Frances Sybilla Howell (UK, UWC AC 2010-2012)
Personally, I think choosing between men and women is like choosing between cake and ice cream. You’d be daft not to try both when there are so many different flavours.’ Björk
When I came out at Atlantic College last year, I thought that being bisexual was simple – ‘I like boys AND girls. Done.’ However, as I felt my identity change in the eyes of myself and those around me, I realised that there was yet a little more to be done.
Firstly, I found that my ideas of sexuality were not necessarily those of the norm within the overall gay community. I don’t believe, as Gaga proclaims, that I was ‘born this way.’ I did not, however, choose to be bisexual. In my belief, it developed during my adolescence. Secondly, I felt an expectation to be some sort of enthusiastic activist for gay rights; that I should know that there are actually thirteen forms of bisexuality, follow everything online with the tagline ‘LGBT’, read ‘Tipping the Velvet’ and isolate myself to a group of non-heterosexual friends. I realise a lack of these interests renders me ignorant (although I did enjoy Sarah Waters’ novel). If I have concern over an issue, it will be because I have passion for it, not purely because of sexual orientation. Certainly within the AC community though, I would be fighting against a force that wasn’t there in terms of such expectations. We live in a predominantly accepting environment and I believe that creating a fight would be creating myself as an outcast rather than as a coalescing identity here.
Of course there will always be an undercurrent of diverging opinions. This is neither inherent in nor exempted from the castle we live in. One view is that ‘bisexuality’ doesn’t exist. For those who may believe this, I can contest incessantly that it in fact does. Right here. And in the wider world. Lady Gaga, Tila Tequila and Megan Fox are the names thrown around today as ‘bisexual icons’. They are portrayed as overtly sexual, promiscuous and avid devotees to minimal clothing. Whether these attributes are good or bad is subjective. However, this is not an issue confined to bisexual females and instead concerns media representation as a whole. Issues that target the wider community can quickly be altered to appear to target a specific group. Relative to other LGBT groups, bisexuals have few stereotypes and those who attended British National Evening will know that the aforementioned stereotype does not hold fast, having seen me in my underwear and knowing that it was not a particularly sexual experience…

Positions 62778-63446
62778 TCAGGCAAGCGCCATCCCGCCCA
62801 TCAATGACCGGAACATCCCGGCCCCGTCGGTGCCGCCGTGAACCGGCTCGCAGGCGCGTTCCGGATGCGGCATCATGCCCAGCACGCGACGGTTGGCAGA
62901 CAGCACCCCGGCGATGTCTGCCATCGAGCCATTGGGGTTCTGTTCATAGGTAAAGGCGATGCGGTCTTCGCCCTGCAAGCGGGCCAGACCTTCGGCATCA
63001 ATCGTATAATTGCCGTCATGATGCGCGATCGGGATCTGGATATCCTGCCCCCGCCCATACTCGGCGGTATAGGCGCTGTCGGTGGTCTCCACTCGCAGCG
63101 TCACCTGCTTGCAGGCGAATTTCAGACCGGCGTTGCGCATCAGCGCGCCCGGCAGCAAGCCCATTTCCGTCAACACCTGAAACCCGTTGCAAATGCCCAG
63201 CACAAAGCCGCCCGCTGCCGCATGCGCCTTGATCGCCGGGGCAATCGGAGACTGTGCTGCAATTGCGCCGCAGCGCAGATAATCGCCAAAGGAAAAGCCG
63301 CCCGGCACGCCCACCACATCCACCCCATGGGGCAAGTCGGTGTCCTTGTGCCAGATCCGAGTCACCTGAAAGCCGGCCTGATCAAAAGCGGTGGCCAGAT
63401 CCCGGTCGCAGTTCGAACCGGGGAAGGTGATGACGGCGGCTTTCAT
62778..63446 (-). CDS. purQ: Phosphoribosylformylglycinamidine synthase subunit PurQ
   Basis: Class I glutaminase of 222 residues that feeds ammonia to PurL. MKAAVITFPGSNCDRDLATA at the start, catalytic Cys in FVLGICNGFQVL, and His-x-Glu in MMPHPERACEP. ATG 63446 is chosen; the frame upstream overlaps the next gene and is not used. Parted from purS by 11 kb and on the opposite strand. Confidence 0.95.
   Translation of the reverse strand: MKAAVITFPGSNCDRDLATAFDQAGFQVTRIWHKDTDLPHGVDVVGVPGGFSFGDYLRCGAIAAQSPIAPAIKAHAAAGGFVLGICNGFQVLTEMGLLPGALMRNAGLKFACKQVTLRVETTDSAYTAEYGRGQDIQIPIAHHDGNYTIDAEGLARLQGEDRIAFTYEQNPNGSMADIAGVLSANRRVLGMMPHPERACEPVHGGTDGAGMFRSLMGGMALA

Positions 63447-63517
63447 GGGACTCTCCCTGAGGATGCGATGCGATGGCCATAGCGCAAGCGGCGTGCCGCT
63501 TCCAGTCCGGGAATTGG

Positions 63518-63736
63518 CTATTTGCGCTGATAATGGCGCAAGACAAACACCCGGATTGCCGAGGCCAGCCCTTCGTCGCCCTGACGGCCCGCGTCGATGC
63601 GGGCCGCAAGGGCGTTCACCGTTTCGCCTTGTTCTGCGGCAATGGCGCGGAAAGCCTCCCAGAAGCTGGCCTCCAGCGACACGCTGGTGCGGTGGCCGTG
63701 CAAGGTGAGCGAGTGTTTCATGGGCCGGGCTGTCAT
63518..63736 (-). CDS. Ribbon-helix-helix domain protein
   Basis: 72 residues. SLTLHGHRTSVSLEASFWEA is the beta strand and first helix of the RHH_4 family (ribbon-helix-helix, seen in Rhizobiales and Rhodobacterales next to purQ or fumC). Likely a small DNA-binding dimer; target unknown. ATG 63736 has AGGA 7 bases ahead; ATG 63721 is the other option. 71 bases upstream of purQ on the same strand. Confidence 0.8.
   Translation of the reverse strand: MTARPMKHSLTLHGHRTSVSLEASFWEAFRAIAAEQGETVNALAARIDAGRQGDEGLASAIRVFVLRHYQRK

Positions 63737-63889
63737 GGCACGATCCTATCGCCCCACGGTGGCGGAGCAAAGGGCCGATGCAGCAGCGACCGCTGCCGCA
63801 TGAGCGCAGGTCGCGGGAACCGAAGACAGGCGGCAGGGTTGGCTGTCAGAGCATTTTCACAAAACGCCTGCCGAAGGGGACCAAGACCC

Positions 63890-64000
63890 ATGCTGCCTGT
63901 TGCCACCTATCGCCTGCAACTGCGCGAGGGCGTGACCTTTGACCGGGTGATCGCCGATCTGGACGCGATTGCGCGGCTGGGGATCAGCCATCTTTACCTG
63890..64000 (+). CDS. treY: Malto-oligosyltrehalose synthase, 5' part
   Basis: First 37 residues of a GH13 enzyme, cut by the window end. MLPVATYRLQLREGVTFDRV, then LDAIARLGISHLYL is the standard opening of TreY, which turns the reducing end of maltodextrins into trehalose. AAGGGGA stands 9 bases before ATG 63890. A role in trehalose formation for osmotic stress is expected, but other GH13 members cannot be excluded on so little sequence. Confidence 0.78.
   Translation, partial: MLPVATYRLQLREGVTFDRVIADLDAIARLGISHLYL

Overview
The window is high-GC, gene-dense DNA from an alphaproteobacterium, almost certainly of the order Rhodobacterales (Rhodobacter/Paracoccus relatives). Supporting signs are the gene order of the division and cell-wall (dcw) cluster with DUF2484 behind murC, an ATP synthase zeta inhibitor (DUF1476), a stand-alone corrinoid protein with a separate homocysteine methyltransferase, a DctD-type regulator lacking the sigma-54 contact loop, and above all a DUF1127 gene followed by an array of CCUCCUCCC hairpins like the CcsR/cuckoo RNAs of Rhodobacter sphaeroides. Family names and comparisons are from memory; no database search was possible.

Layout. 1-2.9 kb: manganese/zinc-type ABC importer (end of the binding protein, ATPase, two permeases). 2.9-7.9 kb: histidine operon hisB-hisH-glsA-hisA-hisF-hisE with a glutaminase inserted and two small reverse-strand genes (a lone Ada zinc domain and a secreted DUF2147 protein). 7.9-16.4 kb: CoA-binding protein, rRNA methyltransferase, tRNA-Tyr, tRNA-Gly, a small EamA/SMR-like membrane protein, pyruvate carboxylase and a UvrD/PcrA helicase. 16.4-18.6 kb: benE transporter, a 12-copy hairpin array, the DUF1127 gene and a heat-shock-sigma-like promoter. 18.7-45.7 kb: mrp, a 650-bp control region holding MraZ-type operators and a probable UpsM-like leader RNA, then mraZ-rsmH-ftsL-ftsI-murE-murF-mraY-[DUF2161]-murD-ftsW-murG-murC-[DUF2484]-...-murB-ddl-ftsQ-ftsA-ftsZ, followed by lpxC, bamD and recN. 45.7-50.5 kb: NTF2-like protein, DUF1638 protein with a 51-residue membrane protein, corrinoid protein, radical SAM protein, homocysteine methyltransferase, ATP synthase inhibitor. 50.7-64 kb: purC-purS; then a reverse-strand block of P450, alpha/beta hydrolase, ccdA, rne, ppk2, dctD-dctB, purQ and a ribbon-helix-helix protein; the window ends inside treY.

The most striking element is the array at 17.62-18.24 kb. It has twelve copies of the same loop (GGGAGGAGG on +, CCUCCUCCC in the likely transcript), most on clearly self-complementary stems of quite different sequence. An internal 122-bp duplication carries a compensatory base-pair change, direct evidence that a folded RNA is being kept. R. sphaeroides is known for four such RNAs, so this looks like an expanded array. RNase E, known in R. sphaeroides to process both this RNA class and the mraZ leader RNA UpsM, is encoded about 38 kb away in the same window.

Other ideas suggest that bisexuals are ‘greedy’ or ‘going through a phase’. I can only speak for myself in this instance and say that yes, perhaps I am greedy in the sense that I find the entire human form beautiful. I would not say I was greedy in the sense that I am strongly attracted to others more than a non-bisexual. I’m picky. And maybe I am going through a phase. Maybe I will turn out straight and maybe I will be gay. I will not force myself to choose one or the other, as some may believe is right. Confused though, is not the term to describe it. It is very definite that currently I feel the same extent of attraction to both sexes. I’m proud to be bisexual and I would be equally proud to be gay, or straight. I don’t feel the need to do prove this past explanation because I think of it as counter-productive, creating people as automatic outcasts.
In terms of ‘cake and ice cream’, students will come to Atlantic College to try ‘new flavours’ of life. Bjork, I, and many others will try different ‘flavours’ of gender. In this vane, I will try different flavours of bisexual identity. This stage in between confusion and clarity is fairly exciting, and luckily I am not lactose intolerant.
-United Words –